And I think we can now add Yelp to the list.
It was widely reported that last month Yelp wallked away from a Google buy out, an almost done deal worth $550+million. Google seems to have responsed to this snub by stepping up the quality of its own local Place Pages.
I’ve mentioned Google Local pages on here before, but as with all things Google, they never stay still for very long. Besides the existing features, such as photos, maps, coupons and hours, Google has introduced their own ranking system, with rankings based on aggregating comments on sites such as TripAdvisor, Kudzu and Igougo.
For instance, here’s the page for one of our clients in Charleston, Circa 1886 restaurant. Under the heading ‘What people are saying about’ you can read the comments, divided up into categories, service, meal, staff, atmosphere and wine list, alongside a colored bar similar to the PageRank bar:
(click to enlarge)
and selecting one of the topics will show you more details and comments about that aspect.
More worryingly for Yelp, NextStop and others, Google has also released an iPhone/Android app (with good reviews), Near Me Now, which allows users to see what is nearby, and pulls inthe Place Pages data too.
Of course, Google has had its own notable failures too – Paypal is still a lot more popular than Google Checkout, Orkut has quiet some way to go to dethrone Facebook as King of the Internet, and Craigslist/Ebay are still casting a snooty eye over the upstart that is Google Base.
So what do you think? Has Google made a useful product? Is this it for Yelp? Let us know your thoughts in the comments.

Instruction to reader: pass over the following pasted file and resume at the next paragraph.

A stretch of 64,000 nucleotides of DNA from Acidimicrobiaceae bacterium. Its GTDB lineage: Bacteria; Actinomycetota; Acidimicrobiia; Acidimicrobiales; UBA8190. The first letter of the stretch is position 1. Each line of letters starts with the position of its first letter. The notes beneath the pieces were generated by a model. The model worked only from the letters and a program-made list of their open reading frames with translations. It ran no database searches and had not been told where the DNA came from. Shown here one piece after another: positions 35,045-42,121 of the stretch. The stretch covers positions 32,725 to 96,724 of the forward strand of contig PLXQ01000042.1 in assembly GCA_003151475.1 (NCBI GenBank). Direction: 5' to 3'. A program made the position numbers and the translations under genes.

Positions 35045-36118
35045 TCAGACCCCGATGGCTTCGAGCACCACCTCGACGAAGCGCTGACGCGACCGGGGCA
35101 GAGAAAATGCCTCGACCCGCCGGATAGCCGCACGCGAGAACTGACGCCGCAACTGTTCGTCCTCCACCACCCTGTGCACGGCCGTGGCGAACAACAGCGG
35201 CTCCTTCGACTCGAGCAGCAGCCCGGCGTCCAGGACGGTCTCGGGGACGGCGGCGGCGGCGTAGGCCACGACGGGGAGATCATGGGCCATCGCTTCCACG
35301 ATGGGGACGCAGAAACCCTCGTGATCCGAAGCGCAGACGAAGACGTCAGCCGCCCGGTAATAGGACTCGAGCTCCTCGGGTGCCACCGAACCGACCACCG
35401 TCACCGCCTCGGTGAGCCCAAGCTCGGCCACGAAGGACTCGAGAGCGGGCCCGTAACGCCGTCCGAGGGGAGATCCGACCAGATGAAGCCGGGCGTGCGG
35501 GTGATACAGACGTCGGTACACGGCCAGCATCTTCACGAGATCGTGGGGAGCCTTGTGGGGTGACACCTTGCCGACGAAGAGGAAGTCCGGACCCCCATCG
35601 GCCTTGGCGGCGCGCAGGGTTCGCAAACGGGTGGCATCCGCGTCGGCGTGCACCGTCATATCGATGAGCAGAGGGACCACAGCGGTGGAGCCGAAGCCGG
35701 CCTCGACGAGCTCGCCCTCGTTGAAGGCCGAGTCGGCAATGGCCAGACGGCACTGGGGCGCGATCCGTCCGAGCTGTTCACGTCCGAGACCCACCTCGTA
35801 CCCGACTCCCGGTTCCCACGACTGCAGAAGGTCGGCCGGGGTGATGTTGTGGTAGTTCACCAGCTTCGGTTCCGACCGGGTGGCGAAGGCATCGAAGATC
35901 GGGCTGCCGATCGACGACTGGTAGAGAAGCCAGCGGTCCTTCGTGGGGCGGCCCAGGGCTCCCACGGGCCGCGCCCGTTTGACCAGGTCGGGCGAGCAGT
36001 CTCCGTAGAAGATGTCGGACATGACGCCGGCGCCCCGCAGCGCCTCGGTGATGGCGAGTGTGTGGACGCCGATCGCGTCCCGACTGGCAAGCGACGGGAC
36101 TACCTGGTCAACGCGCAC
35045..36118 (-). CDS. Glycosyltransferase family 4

Finally, some big news about Twitter which doesn’t involve the company being bought by Google Microsoft Yahoo Apple whoever this week. Instead, at a Cnet panel last week Santosh Jayaram, Vice President, Business Operations, mentioned that Twitter will begin crawling the links in tweets, and then indexing those pages.
As Techcrunch rightly points out, this isn’t a matter of Twitter trying to beat Google at their main strength, traditional search, it is instead a brand new paradigm, with the promise of human-influenced, real-time search results.
Little is known about the details but there were comments made about weighting links based on influence (a la Google’s Page Rank system), but no word on how that would be done yet.
One thing is certain though, this finally offers Twitter the chance to prove its real worth. All those big companies sniffing around for the past few weeks weren’t doing so as a result of the buzz around Twitter (despite Oprah‘s growing disinterest after an initial flurry of tweets, the number of new users continues to climb), but for the oodles of data Twitter has unprecedented access to. As with Google’s purchase of Urchin a few years ago, seeing how real people behave online is inherently valuable.